What is another word for Acherontia Atropos?

Pronunciation: [ˈe͡ɪkɹɒnʃəɹ ˈatɹəpˌɒs] (IPA)

Acherontia atropos, commonly known as the death's-head hawkmoth, is a species of moth known for its distinctive skull-like markings on its thorax. Despite its macabre appearance, this moth is perfectly harmless and, in fact, plays an important role in ecosystems as a pollinator. This species also goes by several other synonyms, including Acherontia styx, Acherontia lachesis, and Sphinx capensis. Regardless of its name, this moth's striking appearance has captured the imagination of people across the world, including artists and writers who have incorporated it into their work. Its symbolism ranges from death and foreboding to life and renewal, making it a fascinating subject to study and observe.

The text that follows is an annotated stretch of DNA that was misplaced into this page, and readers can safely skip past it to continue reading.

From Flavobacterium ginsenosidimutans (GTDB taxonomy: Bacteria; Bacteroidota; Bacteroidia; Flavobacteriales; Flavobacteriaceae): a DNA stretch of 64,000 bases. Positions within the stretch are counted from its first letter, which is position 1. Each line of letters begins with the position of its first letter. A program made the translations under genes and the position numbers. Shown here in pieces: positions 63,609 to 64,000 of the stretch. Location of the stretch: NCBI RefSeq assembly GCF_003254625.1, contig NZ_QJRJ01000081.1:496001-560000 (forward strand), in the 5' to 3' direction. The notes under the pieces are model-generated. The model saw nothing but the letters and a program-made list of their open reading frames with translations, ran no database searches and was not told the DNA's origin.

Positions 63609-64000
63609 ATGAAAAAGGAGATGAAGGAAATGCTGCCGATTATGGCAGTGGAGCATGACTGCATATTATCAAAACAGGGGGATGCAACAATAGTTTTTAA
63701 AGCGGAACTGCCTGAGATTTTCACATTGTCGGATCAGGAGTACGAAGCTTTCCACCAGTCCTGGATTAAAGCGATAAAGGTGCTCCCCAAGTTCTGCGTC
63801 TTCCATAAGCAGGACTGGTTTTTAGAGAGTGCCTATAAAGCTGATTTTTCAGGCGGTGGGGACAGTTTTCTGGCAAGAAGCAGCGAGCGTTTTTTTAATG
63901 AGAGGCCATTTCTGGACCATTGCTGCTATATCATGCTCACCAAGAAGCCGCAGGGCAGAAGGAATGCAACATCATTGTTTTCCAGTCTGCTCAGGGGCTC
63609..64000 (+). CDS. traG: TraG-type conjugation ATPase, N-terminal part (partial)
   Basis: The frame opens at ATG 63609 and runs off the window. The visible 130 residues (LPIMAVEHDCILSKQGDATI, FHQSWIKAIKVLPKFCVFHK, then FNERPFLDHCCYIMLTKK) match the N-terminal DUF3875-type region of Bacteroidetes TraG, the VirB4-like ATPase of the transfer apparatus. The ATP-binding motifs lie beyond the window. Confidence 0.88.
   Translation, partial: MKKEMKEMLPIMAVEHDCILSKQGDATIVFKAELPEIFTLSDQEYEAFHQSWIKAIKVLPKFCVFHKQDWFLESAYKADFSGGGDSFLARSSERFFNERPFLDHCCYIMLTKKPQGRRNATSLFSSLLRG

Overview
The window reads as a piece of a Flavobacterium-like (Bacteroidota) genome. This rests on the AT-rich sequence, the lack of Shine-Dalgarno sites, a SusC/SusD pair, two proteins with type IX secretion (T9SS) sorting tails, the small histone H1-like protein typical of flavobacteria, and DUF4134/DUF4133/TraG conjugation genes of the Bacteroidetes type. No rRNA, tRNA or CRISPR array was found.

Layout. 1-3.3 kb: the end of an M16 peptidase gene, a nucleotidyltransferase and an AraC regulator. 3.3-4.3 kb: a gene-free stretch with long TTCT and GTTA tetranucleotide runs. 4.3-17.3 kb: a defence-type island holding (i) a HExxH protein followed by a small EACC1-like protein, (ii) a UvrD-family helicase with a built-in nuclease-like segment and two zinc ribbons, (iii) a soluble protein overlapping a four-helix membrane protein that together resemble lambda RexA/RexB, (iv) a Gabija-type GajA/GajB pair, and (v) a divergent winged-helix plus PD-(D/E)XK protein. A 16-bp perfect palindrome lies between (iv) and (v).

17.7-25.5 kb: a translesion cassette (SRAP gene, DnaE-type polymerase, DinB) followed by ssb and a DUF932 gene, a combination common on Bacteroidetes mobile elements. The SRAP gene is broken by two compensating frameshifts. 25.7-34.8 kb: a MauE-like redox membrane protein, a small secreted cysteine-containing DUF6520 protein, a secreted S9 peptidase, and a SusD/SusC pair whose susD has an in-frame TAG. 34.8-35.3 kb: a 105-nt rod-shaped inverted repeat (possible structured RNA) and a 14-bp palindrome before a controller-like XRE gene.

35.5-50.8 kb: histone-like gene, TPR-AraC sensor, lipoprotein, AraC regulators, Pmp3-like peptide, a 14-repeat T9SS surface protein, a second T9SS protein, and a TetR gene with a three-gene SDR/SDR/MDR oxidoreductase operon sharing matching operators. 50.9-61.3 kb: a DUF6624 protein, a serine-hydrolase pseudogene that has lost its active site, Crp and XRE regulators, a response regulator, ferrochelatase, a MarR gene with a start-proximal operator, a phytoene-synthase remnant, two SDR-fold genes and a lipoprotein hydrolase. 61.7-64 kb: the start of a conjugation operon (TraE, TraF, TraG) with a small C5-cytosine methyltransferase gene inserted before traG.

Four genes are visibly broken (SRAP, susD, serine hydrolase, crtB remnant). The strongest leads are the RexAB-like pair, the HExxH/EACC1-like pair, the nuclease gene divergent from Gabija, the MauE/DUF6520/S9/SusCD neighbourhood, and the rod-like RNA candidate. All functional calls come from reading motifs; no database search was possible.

Synonyms for Acherontia atropos:

What are the hypernyms for Acherontia atropos?

A hypernym is a word with a broad meaning that encompasses more specific words called hyponyms.

Related words: common names for Acherontia Atropos, scientific name for Acherontia Atropos, more information on Acherontia Atropos, what kind of moth is Acherontia Atropos, where to find Acherontia Atropos, what does Acherontia Atropos eat, what does

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